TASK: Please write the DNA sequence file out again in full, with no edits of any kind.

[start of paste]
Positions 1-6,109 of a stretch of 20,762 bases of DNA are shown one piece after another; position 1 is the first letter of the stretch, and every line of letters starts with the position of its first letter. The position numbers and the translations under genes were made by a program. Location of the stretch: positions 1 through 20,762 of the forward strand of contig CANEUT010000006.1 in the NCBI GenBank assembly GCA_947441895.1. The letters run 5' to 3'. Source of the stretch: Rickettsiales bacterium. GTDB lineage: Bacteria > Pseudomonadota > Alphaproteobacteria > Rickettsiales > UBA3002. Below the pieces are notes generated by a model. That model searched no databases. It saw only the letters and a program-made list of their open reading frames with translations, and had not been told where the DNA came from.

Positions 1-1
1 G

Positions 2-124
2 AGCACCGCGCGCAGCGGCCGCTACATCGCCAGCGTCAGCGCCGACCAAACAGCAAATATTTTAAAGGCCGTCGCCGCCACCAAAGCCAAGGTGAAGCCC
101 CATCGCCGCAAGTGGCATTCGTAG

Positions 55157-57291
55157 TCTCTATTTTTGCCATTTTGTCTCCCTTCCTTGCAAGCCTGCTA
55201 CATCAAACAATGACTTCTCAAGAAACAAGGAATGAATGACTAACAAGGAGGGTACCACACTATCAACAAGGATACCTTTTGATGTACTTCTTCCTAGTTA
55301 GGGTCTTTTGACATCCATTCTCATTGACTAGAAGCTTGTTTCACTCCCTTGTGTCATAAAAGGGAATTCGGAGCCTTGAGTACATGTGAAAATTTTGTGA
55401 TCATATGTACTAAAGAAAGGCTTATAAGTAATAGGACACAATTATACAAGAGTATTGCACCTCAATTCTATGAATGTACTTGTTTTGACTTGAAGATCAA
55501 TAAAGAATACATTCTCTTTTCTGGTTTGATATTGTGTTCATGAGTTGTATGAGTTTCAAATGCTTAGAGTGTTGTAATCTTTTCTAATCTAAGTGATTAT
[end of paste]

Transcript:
Positions 1-6,109 of a stretch of 20,762 bases of DNA are shown one piece after another; position 1 is the first letter of the stretch, and every line of letters starts with the position of its first letter. The position numbers and the translations under genes were made by a program. Location of the stretch: positions 1 through 20,762 of the forward strand of contig CANEUT010000006.1 in the NCBI GenBank assembly GCA_947441895.1. The letters run 5' to 3'. Source of the stretch: Rickettsiales bacterium. GTDB lineage: Bacteria > Pseudomonadota > Alphaproteobacteria > Rickettsiales > UBA3002. Below the pieces are notes generated by a model. That model searched no databases. It saw only the letters and a program-made list of their open reading frames with translations, and had not been told where the DNA came from.

Positions 1-1
1 G

Positions 2-124
2 AGCACCGCGCGCAGCGGCCGCTACATCGCCAGCGTCAGCGCCGACCAAACAGCAAATATTTTAAAGGCCGTCGCCGCCACCAAAGCCAAGGTGAAGCCC
101 CATCGCCGCAAGTGGCATTCGTAG

Positions 55157-57291
55157 TCTCTATTTTTGCCATTTTGTCTCCCTTCCTTGCAAGCCTGCTA
55201 CATCAAACAATGACTTCTCAAGAAACAAGGAATGAATGACTAACAAGGAGGGTACCACACTATCAACAAGGATACCTTTTGATGTACTTCTTCCTAGTTA
55301 GGGTCTTTTGACATCCATTCTCATTGACTAGAAGCTTGTTTCACTCCCTTGTGTCATAAAAGGGAATTCGGAGCCTTGAGTACATGTGAAAATTTTGTGA
55401 TCATATGTACTAAAGAAAGGCTTATAAGTAATAGGACACAATTATACAAGAGTATTGCACCTCAATTCTATGAATGTACTTGTTTTGACTTGAAGATCAA
55501 TAAAGAATACATTCTCTTTTCTGGTTTGATATTGTGTTCATGAGTTGTATGAGTTTCAAATGCTTAGAGTGTTGTAATCTTTTCTAATCTAAGTGATTAT